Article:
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I am a newbie in Linux admin and while I'm learning GDB to debug my code, I need to create an input.txt file for my program to read. I know redirection symbols such as >, >>, and <, but couldn't find info about << via Google since it ignores it.

What does the <<EOF do below?

cat >input.txt <<EOF
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2 Answers 2

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An excerpt from Shell Input/Output Redirections:

Here Document

A here document is used to redirect input into an interactive shell script or program. We can run an interactive program within a shell script without user action by supplying the required input for the interactive program, or interactive shell script.

  • The general form for a here document is:
    command << delimiter
    document
    delimiter
    
    Here the shell interprets the << operator as an instruction to read input until it finds a line containing the specified delimiter. All the input lines up to the line containing the delimiter are then fed into the standard input of the command.

    The delimiter tells the shell that the here document has completed. Without it, the shell continues to read input forever. The delimiter must be a single word that does not contain spaces or tabs.

  • Following is the input to the command wc -l to count total number of line:
    $wc -l << EOF
    This is a simple lookup program for good (and bad) restaurants in Cape Town.
    EOF
    3
    

  • You can use here document to print multiple lines using your script:
    #!/bin/sh
    
    cat << EOF
    This is a simple lookup program for good (and bad) restaurants in Cape Town.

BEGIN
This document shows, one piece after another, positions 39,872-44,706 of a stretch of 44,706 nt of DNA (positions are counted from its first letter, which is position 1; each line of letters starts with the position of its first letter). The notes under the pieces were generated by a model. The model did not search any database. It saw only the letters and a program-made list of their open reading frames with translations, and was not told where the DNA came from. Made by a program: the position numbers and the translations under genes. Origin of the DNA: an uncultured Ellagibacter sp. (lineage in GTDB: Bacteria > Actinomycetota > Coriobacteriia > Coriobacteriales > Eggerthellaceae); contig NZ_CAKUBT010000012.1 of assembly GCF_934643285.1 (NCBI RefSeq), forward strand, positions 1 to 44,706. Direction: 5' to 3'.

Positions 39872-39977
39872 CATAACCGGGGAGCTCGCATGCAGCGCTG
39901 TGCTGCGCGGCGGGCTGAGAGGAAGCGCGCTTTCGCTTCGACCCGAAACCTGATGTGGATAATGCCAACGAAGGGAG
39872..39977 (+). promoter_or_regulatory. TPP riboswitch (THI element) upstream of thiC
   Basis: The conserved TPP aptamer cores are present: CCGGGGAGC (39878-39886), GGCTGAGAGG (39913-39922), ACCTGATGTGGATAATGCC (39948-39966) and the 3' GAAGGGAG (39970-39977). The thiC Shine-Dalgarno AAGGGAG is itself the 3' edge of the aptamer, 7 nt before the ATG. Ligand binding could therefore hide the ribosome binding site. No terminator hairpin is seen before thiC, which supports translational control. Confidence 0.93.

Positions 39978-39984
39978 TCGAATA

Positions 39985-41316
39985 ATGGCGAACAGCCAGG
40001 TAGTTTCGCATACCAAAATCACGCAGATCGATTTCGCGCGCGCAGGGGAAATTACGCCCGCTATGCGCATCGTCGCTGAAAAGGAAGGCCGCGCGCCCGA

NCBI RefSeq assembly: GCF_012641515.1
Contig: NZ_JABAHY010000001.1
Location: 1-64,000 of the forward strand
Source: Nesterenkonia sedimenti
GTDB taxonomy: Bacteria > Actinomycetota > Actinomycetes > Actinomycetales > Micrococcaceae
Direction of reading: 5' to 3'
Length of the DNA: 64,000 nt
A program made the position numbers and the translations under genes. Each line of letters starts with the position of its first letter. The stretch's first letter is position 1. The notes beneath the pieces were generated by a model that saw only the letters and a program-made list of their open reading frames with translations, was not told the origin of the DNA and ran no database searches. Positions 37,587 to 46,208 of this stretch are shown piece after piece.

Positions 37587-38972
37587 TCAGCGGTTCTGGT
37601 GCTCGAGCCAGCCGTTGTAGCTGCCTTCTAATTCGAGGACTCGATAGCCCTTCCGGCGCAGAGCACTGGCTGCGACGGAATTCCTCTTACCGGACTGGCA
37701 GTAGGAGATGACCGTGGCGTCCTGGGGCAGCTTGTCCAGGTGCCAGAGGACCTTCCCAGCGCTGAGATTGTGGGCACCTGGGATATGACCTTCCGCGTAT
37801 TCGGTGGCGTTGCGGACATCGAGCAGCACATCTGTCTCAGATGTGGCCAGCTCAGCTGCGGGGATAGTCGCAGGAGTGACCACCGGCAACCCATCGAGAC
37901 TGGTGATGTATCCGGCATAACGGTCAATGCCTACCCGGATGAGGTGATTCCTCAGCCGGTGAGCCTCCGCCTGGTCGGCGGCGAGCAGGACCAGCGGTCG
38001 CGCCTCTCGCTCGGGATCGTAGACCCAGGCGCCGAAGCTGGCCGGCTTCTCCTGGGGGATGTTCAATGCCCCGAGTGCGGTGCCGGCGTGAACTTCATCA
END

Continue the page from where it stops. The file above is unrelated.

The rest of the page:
EOF
    
    This would produce:
    This is a simple lookup program for good (and bad) restaurants in Cape Town.
    

  • This runs a session with the vi text editor and saves the input in the file test.txt:
    #!/bin/sh
    
    filename=test.txt
    
    vi $filename <<EndOfCommands
    i
    This file was created automatically from a shell script
    ^[
    ZZ
    EndOfCommands
    

  • If you run this script with vim acting as vi, then you will likely see output like:
    $ sh test.sh
      Vim: Warning: Input is not from a terminal
    
    After running the script, you should see the following added to test.txt:
    $ cat test.txt
      This file was created automatically from a shell script
    
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  • 2
    +1 for the Cape Town reference haha
    – kingmilo
    May 15, 2019 at 17:31
  • Your wc example returns 1 not 3, for me. Aug 17, 2021 at 1:28
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CAT< New.txt (Press Enter) Here, the user will be prompted to type the input to the file "New.txt". Then Press the Cntrl+d command to tell that this is the End of the file.

Instead of using cntrl+d, Cat<<EOF command can be used in this scenario and type EOF at the end of the paragraph. The system will consider EOF as the End of the para. Instead of EOF, any alphabets can be used. eg) CAT<<ZZZ New.txt (Press Enter). Here, the User will be prompted to type the input. At the end of the para, type ZZZ, then press enter. The system will consider ZZZ as the End of the para and it will come out of it.

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